Friday, 21 February 2014
Has your Website Account been Hacked?
The relentless stream of data breaches by big business continues, with the likes of Vodafone, Tesco, Sony, Adobe and Yahoo, all losing their customer's personal data on mass due to their inadequate security. How do you know if your username, email address and password have fallen into the hands of a cyber criminal due to these breaches?
There is one website that seeks to provide some assurance to that question, https://haveibeenpwned.com appears to be have acquired the stolen data from the Internet's criminal underworld and allows anyone to freely search it for their own username and email, the website returns a response which states if the account is known to have been compromised or not, namely listed within the stolen database. The website says it has over 161 million stolen accounts that are searched, all this data has been compiled from several of the high profile data thefts.
Although the hacked businesses are responsible for their poor security leading to these data thefts, we as website users must recognise we have a security responsibility to protect ourselves as well, and be much more savy in creating and managing our website passwords. Website users should be creating long complex randomly formed passwords, including using special characters such as !,",£,$,%,^. In addition users should adhere to a policy of using a unique password on every different website, so if one account is compromised, multiple website accounts are not compromised as well. This is not as impossible as it might seem, as a password vault solution such as LastPass, can help provide and manage both unique and highly complicated random passwords on each website, so the user does not have to remember and even think up new complex passwords.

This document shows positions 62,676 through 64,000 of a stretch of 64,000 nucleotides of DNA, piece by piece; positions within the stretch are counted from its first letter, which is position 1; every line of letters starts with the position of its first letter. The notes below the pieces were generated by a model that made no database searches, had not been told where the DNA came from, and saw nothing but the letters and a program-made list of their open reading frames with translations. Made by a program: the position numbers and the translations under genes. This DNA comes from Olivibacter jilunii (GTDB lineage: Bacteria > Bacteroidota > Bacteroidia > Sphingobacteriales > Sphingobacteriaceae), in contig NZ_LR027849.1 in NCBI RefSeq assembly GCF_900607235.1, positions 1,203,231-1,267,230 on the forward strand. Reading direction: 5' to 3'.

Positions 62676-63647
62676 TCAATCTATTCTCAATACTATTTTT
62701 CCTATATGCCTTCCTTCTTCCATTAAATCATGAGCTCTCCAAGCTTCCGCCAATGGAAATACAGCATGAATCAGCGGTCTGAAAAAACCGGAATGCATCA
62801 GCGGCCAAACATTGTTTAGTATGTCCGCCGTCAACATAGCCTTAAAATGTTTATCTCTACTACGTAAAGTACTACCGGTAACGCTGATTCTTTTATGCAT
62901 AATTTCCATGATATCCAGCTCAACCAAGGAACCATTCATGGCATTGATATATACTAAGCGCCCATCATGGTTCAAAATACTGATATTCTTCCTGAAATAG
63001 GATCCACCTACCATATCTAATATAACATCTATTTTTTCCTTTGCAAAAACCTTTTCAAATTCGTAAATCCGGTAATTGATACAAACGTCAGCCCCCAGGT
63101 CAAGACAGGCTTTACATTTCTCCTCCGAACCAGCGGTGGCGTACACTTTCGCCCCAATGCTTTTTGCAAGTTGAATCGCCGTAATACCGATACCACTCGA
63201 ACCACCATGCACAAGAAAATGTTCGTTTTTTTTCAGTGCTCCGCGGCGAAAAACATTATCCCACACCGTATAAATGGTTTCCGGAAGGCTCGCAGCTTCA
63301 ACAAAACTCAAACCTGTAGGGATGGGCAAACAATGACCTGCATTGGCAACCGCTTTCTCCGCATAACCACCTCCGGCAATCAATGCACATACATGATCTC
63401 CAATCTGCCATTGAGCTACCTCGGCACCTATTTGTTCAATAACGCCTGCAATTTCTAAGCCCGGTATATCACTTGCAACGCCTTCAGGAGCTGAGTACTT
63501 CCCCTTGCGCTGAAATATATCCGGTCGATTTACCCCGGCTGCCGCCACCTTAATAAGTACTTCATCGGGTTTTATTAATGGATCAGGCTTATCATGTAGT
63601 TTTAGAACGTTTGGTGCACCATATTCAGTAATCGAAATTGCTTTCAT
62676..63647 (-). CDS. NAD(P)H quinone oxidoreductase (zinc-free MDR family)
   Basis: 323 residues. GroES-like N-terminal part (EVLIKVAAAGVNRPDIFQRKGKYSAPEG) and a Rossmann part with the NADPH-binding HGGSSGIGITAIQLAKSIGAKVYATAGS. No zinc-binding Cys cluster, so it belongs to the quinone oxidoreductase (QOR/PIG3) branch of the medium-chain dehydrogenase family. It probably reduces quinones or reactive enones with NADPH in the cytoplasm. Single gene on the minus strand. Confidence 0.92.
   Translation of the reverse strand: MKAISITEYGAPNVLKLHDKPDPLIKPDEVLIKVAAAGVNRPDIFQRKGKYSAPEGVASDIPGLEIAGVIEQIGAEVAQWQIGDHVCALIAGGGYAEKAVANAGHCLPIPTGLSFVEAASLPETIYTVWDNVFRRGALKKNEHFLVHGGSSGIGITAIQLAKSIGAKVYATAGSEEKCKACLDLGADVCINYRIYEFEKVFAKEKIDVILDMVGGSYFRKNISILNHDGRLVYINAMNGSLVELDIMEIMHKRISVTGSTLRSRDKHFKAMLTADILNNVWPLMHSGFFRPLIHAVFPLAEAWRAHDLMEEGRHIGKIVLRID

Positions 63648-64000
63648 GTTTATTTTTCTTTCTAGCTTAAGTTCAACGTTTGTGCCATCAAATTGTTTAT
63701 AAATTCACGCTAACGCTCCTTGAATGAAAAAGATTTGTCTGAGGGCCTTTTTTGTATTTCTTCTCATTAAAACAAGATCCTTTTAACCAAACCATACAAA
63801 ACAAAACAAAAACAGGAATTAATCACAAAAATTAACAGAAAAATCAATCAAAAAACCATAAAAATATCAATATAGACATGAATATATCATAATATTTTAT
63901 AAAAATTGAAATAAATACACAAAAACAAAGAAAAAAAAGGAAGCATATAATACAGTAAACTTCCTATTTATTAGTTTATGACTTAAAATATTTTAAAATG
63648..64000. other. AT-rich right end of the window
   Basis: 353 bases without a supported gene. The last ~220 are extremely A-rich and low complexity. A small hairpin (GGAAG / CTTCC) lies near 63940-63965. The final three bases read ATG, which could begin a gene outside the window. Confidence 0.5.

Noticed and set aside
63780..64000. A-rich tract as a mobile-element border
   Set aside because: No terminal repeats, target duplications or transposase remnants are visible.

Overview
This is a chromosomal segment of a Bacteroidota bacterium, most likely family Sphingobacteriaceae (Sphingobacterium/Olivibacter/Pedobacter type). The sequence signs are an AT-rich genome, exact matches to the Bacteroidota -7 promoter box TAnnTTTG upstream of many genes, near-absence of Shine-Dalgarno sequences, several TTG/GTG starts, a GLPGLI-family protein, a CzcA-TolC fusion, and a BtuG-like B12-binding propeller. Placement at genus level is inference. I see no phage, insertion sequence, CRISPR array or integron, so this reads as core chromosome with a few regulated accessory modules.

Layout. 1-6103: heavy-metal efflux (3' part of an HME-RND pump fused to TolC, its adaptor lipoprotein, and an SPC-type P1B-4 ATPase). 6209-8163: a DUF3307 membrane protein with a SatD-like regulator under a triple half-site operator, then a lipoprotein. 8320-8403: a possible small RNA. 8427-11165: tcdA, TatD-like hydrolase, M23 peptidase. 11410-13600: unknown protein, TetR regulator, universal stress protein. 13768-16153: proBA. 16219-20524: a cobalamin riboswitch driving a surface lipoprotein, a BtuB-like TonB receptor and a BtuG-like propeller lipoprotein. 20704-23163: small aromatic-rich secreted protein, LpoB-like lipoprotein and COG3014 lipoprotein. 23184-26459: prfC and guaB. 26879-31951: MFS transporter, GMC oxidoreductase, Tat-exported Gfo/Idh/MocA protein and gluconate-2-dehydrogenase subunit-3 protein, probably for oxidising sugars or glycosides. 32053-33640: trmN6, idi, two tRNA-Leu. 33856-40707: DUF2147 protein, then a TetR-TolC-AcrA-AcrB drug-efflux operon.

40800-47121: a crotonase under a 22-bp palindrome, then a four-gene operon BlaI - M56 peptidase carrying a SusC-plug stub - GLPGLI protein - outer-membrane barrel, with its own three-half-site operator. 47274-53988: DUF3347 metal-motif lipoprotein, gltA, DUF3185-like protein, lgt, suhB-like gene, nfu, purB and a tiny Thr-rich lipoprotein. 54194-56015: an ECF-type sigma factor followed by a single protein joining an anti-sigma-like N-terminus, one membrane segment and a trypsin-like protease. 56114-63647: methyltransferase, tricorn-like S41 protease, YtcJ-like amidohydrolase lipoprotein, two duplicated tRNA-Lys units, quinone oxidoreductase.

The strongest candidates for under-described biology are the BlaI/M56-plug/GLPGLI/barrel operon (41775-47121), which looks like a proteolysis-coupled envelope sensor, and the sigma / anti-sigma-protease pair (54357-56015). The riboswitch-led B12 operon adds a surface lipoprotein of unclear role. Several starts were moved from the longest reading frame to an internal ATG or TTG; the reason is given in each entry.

The password problem is nothing new, I posted advice back in January 2009, however the message is still not getting through to many website users, this is evidenced by reviewing the top most common passwords found in Adobe breach's stolen data.
Top 20 Passwords from Adobe Data Breach
I think business and the security industry needs to do much more to tackle the password problem as well, certainly providing two-factor authentication provides a high level of protection to the user, so even if the bad guys have the username and password, they still can't access the account without possessing the user's hardware token or mobile phone, which are typically used a second factors to authenticate the user along with a username and password. The likes of Google and Twitter offer two-factor authentication, but these are almost provided as hidden options for their users, I have previously posted about the excellent Google two-factor authentication, read it if you wish to know more about it, I certainly recommend enabling it if you are a Gmail user.
As for the security industry, for years various vendors have been beavering over potential password replacement solutions, and certainly more noises are being made about password solutions at the moment, however nearly every solution proposed involves the trust of a third party to oversee it, even using LastPass requires trust of a third party. But I think trust, especially post Snowden, will be a major barrier in seeing the password problem truly solved.